What is an obelisk?

Obelisk Definition

Obelisks are one of the most widely recognized types of public monuments. An obelisk is a very tall, tapering, four-sided stone pillar, which is capped with a pyramid-like shape at the top. The word obelisk comes from an Ancient Greek term obeliskos, which means small, pointed pillar. 

Why is London’s Ancient Egyptian obelisk known as Cleopatra’s Needle?  

 Long before the obelisk arrived in London, the popular name for obelisks was Cleopatra’s Needles. A ‘needle’ is a largely outdated term for a variety of  pointed objects (The Needles, a row of chalk stacks in the sea off the Isle of Wight), and Cleopatra (of Antony and Cleopatra fame) has been strongly  connected with Egypt in the public imagination. The London obelisk actually predates Queen Cleopatra VII of Egypt (to give this historical figure her full name) by more than a thousand years. 
What is an obelisk?

When and where did obelisks originate?

Obelisks were a prominent feature of Ancient Egyptian architecture : they  were placed in pairs at the entrance of temples, where they were thought offer protection. The earliest obelisk still in its original position is in Heliopolis, in the Nile Delta in Egypt; it dates from sometime between 1971 and 1926 BC.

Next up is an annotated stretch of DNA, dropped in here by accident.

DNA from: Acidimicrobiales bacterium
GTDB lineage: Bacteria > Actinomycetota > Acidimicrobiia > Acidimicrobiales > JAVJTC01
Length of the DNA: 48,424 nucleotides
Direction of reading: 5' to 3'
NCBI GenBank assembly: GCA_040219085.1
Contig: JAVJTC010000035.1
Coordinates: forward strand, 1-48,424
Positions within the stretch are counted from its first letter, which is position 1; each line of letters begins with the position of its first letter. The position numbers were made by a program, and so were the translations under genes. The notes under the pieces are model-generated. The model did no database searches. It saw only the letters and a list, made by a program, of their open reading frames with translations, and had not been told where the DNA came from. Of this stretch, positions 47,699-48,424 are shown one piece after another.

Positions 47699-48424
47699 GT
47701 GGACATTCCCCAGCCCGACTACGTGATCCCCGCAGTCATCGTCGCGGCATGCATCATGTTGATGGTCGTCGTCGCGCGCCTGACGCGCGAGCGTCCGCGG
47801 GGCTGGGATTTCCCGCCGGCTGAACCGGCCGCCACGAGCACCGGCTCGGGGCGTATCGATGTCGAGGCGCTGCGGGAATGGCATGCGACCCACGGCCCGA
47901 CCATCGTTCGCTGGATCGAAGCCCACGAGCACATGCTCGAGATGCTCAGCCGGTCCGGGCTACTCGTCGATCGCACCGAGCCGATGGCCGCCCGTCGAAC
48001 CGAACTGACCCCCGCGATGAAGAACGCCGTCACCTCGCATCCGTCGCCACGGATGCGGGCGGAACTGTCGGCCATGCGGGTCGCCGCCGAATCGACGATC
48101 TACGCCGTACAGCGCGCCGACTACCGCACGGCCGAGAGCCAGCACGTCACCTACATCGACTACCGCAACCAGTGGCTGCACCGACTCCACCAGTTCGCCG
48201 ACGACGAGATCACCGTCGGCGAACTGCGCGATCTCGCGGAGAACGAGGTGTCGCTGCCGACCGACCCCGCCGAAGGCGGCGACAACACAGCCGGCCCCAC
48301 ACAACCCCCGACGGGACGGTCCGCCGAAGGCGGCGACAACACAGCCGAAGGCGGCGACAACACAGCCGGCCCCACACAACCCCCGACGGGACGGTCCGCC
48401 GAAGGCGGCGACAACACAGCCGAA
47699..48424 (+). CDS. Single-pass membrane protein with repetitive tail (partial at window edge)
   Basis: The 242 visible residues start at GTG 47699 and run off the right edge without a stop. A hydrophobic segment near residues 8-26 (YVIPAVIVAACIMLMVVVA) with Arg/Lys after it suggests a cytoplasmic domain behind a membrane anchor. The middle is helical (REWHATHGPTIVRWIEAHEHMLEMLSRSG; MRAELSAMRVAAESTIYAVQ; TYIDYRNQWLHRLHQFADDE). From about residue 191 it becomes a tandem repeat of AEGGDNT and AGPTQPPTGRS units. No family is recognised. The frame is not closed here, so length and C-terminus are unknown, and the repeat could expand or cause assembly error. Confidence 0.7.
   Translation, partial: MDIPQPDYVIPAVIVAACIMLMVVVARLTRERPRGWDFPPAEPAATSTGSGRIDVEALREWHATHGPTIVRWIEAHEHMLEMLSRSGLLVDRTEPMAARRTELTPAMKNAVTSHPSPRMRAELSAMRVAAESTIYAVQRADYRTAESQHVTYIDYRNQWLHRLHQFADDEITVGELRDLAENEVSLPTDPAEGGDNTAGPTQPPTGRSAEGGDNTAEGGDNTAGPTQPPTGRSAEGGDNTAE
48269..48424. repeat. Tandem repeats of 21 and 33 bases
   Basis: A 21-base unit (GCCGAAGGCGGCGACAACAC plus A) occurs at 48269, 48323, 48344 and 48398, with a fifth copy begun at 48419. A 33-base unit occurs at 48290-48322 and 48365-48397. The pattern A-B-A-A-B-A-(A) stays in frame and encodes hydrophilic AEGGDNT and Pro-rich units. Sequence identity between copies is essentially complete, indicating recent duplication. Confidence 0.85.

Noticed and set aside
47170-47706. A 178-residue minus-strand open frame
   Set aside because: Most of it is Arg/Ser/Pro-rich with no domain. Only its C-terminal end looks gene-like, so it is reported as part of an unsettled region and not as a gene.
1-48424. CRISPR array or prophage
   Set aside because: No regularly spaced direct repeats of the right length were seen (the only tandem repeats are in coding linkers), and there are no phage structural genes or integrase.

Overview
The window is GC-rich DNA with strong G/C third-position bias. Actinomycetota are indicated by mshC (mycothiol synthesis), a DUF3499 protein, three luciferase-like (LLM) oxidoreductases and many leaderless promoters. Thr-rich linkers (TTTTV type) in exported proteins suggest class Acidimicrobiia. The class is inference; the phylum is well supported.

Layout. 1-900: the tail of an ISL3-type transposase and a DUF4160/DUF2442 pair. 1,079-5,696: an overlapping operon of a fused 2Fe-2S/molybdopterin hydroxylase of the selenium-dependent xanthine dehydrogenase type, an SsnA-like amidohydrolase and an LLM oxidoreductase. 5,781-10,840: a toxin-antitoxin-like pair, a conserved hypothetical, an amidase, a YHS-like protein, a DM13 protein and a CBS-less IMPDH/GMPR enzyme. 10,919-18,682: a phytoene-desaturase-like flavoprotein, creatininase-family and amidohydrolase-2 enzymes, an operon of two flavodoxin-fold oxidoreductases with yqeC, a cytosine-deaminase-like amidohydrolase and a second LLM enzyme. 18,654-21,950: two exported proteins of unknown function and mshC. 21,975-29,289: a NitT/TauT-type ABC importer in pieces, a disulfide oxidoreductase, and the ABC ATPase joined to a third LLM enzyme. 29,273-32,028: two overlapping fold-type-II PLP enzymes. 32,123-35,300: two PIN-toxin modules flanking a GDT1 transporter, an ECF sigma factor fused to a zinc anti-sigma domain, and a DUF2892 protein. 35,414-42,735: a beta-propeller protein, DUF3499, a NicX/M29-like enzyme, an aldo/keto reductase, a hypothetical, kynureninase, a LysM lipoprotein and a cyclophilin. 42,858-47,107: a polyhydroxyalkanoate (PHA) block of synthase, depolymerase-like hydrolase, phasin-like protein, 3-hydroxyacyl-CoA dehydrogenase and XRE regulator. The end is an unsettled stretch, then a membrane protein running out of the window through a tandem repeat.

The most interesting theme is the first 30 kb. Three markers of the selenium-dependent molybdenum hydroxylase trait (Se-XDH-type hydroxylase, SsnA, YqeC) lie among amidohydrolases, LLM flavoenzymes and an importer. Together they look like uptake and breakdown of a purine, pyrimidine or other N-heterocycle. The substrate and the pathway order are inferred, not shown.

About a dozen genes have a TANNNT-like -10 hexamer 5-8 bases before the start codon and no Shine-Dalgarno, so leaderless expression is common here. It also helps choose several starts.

What did they symbolize?   

Obelisks symbolized the sun god Ra. More than this, it was thought that an  obelisk was a petrified ray of the sacred sun, and that an aspect of the god Ra  lived within it. 

Where can obelisks be found today?

 There are a great many prominent stone obelisks located in many parts of the  world, dating from all periods of history. Famous examples include an obelisk  at the Place de la Concorde in Paris and the Vatican Obelisk in Rome.  In the UK, the best known example is Cleopatra’s Needle, on the Victoria  Embankment in London. It is one of three Ancient Egyptian obelisks that were  re-located to London, Paris and New York in the nineteenth century.   

What is an obelisk?

What makes Bracknell’s obelisk different?

Many of us will have smiled when we first heard about Cleopatra’s Needle in London, because we now only generally associate needles with sewing. Alan Wilson, the sculptor, seems to have taken the humour of the name a stage  further. There’s a hole at the top of his obelisk that goes from one side to  another – like a sewing needle. 
Also, rather than being made in stone, the Bracknell obelisk is made of steel –  again, like a sewing needle.There’s another aspect to it, too, when you consider that the production of  steel involves heating iron at a temperature of approximately 1,370°C  (2,500°F). This steel obelisk could be seen as a present-day embodiment of a  ray of the sun, in that it’s created with intense heat and glints with the rays of  the sun.
Also, as the artist explains: ‘The hole in the top is mirror polished and meant  to function as a sundial, if the obelisk was correctly aligned... which I don’t  think it is! The obelisk itself casts the shadow and the angled hole would line  up with the sun to form a circle of light on the ground, which should have  appropriate markings to tell the time’. This idea was, however, abandoned  when the original location was shifted from outside Warings to the middle of a busy roundabout.


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